Today: Jun 25, 2024

Athletic department educates students about drug policy

Josh FalconeGeneral Assignment Reporter

 

Every student-athlete at Southern Connecticut State University is mandated to take a drug test while they are in season as part of the university’s Athletic Department’s mandated drug testing policy on Performance Enhancing drugs, alcohol, and illicit drug use.

Director of Athletics Patricia Nicol said that the policy is there to educate and protect Southern’s student-athletes.

“We incorporated a mandatory drug testing program here because we feel that it is more of an educational approach,” Nicol said, “and in no way are we doing this in a punitive standpoint. This is to educate and to be pro-active.”

Associate Director of Athletics and Senior Woman Administrator Boe Pearman said that the Athletic Department’s policy is also in place to compliment the NCAA’s own policy.

“So if somebody does have a problem,” she said, “we can address it, and try to get them the help they need before it becomes a big problem on a NCAA drug testing level.”

Nicol said being hands on regarding Southern’s student-athletes health and well-being is the athletic departments highest goal.

Head Athletic Trainer Carol Nelson said she does a lot of drug education with the school’s athletes, including educating them on supplements and medications.

“They have been very responsible about it,” Nelson said. “If they have something they want to try, they bring it, we discuss it and if we can, we look it up with ‘Drug Free Sport’.”

Nelson said that anytime athletes are given a prescription medication they also report it to the department.

“They have been very responsive in that effect,” she said.

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Many of the supplements sold over the counter are banned in college athletics, and it is suggested to student-athletes to make sure the supplement is legal before use.

Nicol said she believes this aspect of the policy has been instructive to the university’s athletes in regards to the various over-the-counter products that will cause a positive drug test.

Pearman added that even the ever-popular energy drinks are an item that student-athletes cannot drink because they would cause a positive drug test. Pearman and Nelson jointly host meetings that supply student-athletes with information pertaining to banned substances.

“They leave with paper information which links to websites that will give them all the ingredients and products that they really need to stay away from,” Pearman said. “And we give them a list of banned drugs out there.”

As for the punishment student-athletes face for a first offense of a drug violation, Nicol and the administrators said the punishment is a 14 day suspension from any athletic related activity followed by a suspension of 20 percent of in-season competitions.

“If we have a 10 game football season,” Nicol said, “the student-athlete would be suspended for 14 days and then he would miss two games.”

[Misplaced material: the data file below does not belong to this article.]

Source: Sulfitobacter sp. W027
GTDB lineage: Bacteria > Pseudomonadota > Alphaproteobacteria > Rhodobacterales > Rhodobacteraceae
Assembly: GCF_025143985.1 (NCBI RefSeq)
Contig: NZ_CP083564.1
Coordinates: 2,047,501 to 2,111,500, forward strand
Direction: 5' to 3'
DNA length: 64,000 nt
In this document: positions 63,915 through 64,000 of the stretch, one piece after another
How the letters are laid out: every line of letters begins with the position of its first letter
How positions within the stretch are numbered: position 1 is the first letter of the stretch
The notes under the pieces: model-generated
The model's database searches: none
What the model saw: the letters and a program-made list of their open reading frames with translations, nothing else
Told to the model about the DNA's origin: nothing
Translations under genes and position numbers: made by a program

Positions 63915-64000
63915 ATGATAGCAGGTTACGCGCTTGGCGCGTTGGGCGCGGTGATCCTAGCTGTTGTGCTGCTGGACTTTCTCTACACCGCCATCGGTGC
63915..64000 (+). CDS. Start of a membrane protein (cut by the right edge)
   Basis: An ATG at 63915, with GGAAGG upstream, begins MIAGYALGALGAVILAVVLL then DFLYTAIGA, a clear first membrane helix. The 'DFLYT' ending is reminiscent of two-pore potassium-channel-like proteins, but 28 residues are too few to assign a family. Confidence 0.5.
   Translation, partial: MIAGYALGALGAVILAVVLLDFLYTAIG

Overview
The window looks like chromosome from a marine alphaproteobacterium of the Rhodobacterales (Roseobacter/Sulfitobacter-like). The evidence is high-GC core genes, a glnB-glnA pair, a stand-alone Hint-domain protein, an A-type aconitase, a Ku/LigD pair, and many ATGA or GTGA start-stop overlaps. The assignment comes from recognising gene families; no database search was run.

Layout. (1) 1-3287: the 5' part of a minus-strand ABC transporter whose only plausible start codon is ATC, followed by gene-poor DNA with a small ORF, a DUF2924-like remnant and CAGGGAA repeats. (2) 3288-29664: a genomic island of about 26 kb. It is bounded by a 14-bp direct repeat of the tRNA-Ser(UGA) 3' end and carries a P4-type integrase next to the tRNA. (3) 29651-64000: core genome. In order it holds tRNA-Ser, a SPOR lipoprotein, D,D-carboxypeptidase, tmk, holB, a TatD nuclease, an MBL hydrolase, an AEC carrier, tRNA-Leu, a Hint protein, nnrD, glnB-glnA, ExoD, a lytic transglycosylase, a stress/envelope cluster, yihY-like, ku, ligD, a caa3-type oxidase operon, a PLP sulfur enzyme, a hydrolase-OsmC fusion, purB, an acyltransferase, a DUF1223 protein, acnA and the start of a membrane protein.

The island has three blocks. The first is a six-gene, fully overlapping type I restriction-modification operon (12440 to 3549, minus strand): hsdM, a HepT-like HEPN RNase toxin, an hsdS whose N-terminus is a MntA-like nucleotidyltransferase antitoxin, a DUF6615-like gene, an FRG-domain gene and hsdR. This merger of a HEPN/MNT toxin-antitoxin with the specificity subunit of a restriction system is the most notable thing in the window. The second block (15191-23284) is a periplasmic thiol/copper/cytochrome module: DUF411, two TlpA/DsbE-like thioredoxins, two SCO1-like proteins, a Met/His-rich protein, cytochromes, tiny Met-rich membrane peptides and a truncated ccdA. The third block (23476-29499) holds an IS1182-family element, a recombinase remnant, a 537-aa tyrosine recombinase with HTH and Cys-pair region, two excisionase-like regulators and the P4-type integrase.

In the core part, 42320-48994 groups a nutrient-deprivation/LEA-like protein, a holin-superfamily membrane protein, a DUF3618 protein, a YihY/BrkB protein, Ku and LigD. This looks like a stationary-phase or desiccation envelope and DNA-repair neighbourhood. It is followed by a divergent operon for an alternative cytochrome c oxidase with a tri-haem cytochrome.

Pearman said that student-athletes who fail a drug test could miss additional contests, if the competition falls within the 14 day suspension.

The Athletic Departments penalties for a second offense are a suspension for 30 days as well as the suspension from 20 percent of competitions. A third offense is outright dismissal from the team as well being banned from all intramural, intercollegiate, and club sports.

Nicol said that the department’s punishments’ for infractions are based on the Connecticut State University policies, but that the penalties are modified to what each university feels is appropriate.

Pearman said that the NCAA punishment is if a student-athlete is caught with a first time offense they are banned for one year from the date of the positive test, and a second offense is punished with a lifetime ban.

“They cannot transfer to another institution, they cannot play intramural, they cannot have anything to do with their sport,” she said. “So it is a very, very serious offense.”

Nelson said that the schools policy also has the offender attend drug and alcohol counseling and if a student-athlete decides that they are going to leave the team or transfer, the counseling is still mandatory.

“They still have to go to counseling,” she said, “or they will not be released in good standing.

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Pearman said that that it is really a health and safety issue and that the Athletic Department is going to do their part to help the student-athlete address the issue.

“We don’t feel in good conscience that by allowing them to run off to another school without talking to a counselor is doing what we intended to do with the drug testing policy,” Pearman said. “So by at least making them go see that counselor …we have done what we set out to do, which is to get them to the right people.”

Nicol seconded that the goal of the department is to help its’ student-athletes.

“The intent is more prevention, intervention, being pro-active, and addressing who may have a serious problem.”

Nicol said she believes the Athletic Department’s policy on drugs and alcohol has been a wonderful thing for the department.

“It has been a very positive thing for the department,” she said. “I think it has been well received by the coaches and I think it has become a cultural change too. And these are the expectations we have of our student-athletes. We have got to do everything we can to try to help them, protect them, and educate them.”

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